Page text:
Members of the Panel, esteemed guests and colleagues, I would like to extend a warm welcome to all of you this morning and thank you for joining us. This is a busy period of the year and we are especially grateful that you could make it.
The Sri Lanka Development Update is the World Bank’s bi-annual macroeconomic publication. It is meant to provide insights into the current state of the economy, based on which it gives a weighted prediction of the medium to long term performance. It also focuses on opportunities and challenges that could manifest along the way. We particularly put an emphasis on disseminating the update widely to inform a wide range of audiences, including policymakers, business leaders, financial market participants, citizens, and the community of analysts and professionals interested in Sri Lanka’s economic progress.
My colleague, Ralph will take you through a quick reflection on progress and challenges in Sri Lanka since we delivered the last update, about six months ago. Second, he will focus on job creation, not an insignificant challenge for Sri Lanka, nor for many countries around the world.
Our development updates are intended to put as much facts and figures as we can amass and analyze to give an impartial and balanced perspective. You will notice that we don’t make a judgement on the information we put out. This is deliberate because we especially want the information to incite a healthy and constructive debate amongst all interested parties.
We selected the topic on jobs for a couple of key reasons. Vision 2025, and the 2018 budget highlighted this topic as an important one; and in our own Systematic Country Diagnostic released two years ago, jobs were also identified as a binding constraint to Sri Lanka’s growth.
Recently we have all been hearing about how jobs are fast changing in nature; how disruptive technology is even changing what the definition of a job is; and where it is performed. When I was in school what mattered most was that one got good grades, applied to University, got a good degree and went into job that gave you tenure and a good pension. It was not considered wise to move jobs quickly, rather, you worked yourself up the ladder and then you retired. That was then.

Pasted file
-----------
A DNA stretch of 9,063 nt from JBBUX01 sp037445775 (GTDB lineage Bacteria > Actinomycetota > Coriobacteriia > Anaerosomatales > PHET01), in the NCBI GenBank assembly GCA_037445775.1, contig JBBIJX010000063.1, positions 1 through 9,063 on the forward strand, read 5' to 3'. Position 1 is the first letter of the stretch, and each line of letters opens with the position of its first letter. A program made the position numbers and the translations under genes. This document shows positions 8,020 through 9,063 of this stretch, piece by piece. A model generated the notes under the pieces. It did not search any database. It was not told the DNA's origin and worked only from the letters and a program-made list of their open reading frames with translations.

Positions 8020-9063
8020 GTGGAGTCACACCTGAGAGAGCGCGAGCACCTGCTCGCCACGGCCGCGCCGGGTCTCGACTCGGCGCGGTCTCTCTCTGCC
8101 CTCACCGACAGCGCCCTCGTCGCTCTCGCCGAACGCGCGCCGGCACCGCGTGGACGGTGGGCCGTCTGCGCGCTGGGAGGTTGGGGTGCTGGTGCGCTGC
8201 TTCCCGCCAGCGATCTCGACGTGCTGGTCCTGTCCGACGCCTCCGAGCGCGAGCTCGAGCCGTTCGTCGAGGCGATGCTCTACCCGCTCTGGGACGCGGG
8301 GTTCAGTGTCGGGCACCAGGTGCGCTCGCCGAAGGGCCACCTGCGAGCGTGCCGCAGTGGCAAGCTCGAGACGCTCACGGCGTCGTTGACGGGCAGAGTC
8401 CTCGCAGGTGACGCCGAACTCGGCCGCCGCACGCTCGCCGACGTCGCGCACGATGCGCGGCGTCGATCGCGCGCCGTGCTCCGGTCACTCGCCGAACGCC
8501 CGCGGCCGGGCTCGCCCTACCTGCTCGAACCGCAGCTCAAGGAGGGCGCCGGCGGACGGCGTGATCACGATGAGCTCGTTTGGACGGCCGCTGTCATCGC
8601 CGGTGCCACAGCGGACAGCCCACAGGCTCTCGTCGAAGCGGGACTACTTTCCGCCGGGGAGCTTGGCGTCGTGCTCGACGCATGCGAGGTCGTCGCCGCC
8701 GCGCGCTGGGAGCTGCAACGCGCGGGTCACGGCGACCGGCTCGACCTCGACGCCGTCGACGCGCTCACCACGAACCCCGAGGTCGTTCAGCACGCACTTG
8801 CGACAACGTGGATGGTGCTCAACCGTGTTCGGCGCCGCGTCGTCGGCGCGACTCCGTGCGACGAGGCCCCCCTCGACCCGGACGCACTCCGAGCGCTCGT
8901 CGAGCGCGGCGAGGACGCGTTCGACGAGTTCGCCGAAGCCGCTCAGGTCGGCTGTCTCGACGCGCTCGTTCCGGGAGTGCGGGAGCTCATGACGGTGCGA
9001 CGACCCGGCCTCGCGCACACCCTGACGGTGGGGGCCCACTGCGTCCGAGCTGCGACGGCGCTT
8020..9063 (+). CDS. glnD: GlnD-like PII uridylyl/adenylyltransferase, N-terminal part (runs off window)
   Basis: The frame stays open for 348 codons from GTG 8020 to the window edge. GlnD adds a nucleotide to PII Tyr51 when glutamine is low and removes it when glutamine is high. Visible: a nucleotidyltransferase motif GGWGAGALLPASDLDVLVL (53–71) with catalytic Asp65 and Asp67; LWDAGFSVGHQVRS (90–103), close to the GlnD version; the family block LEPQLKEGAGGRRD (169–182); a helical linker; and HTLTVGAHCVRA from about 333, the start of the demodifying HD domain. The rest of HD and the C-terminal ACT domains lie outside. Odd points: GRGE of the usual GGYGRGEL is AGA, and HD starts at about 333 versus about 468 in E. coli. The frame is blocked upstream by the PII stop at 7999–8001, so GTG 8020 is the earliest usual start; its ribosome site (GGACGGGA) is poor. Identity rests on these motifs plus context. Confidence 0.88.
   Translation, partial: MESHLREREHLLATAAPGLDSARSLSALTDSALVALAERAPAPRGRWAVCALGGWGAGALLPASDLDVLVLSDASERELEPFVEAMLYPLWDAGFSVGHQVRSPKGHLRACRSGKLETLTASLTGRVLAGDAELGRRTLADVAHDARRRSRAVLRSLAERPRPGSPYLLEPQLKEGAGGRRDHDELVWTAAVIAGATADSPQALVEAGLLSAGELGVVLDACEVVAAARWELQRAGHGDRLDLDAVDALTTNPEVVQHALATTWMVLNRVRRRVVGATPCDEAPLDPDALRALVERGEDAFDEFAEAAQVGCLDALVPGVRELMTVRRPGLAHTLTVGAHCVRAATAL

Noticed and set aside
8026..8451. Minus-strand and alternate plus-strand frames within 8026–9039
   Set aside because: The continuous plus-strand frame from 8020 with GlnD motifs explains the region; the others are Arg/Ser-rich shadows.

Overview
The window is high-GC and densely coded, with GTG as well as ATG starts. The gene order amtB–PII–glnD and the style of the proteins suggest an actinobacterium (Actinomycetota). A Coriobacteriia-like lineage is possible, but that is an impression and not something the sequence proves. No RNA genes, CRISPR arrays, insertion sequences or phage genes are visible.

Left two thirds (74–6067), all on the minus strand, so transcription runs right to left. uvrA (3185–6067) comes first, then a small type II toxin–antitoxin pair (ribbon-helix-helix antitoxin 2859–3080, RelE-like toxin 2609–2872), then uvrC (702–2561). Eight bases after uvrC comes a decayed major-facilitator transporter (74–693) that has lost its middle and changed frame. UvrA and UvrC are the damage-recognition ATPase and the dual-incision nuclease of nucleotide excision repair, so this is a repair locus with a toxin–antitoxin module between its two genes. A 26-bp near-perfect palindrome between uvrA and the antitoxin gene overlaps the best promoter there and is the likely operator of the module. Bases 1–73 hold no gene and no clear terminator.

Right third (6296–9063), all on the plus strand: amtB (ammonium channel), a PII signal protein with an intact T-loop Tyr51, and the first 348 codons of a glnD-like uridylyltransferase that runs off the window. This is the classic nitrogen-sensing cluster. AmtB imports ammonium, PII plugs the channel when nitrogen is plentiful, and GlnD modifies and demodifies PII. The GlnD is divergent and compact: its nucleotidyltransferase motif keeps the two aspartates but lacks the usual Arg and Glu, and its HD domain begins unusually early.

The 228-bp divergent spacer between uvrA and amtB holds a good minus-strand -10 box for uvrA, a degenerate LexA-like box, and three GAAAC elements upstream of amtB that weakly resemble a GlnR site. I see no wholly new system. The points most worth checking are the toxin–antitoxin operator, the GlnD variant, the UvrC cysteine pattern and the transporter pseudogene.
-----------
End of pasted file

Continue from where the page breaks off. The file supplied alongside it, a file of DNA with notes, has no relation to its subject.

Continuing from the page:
Today, in many middle-income countries, young people focus on jobs that allow them to innovate; that permit risk taking and many would not even consider being a lifer in a single job. Rather they see the opportunity to change jobs as a way to amass experiences that give them a variety of skills and opportunities. Many dream not only of working at the established big-name companies but at being self-starters who develop companies that could be bought by the big names in the industry.
This buzz is yet to take root in Sri Lanka, despite its middle-income status. What I hear most from the young here is that they are conditioned by parental ambitions to become doctors or lawyers and then get a job in the public sector. Don’t get me wrong. We do need doctors and lawyers in the public sector but how many can be absorbed into the limited spaces that exist in government? The outcome has been more job seekers than job creators.
My proposal is that there is a need to redefine our perception of a job. It can no longer be split into a formal job vs an informal job; nor can the future youths afford to all aspire for a job that keeps them as a lifer. We need youths to be at the forefront of creating jobs, some of which we don’t even know will exist in the near future. We need them to push policy makers, the private sector and the public sector to lift hurdles in their way so they can get on with being tomorrow’s employers and innovators.
But this will also challenge many other aspects of today’s job world. If the jobs of tomorrow will be vastly different; does the education system as it is today permit the innovation and skills development needed in the future? How should the vocational centers be upgraded to skill youths on an on-going basis– it can no longer be a once in a lifetime training. With jobs going into the virtual space, does it make sense to have people sitting in an office or will there be other models of working that will be focused on output and impact than presence in an office?
You can’t upend a status quo on jobs and yet end up with the same model on how people work. There is little doubt that the trend to move in and out of jobs – formal to informal and back again has begun and it can only intensify. Mobility will be the key word for our future youths. And taking risks will be something that they will be more comfortable with than our generation has ever been. And they will push the system to adjust accordingly to this new trend.
There will be pain as some endeavors fail; and our role will be to help them back up to continue to create the jobs that they want to work in, in future. So, to all the youths who are thinking of pushing the boundaries and becoming the next entrepreneur – the world is ready for you. You must demand the attention of those who have the means to help you start-up - also don’t be afraid of failure. And to those who have the space for the new generation of jobs don’t wait for the youths to be skilled – reach out and skill them and give them a platform to innovate. There is little doubt that the benefits will accrue to all quarters.
These are my perspectives. No doubt that there will be others. My role was to initiate a discussion and I hope that you will join in the debate once the presentations are done.
I would like to end by acknowledging our distinguished panel who will certainly discuss more about the future of jobs. Please engage with them and Ralph.
Thank you for listening!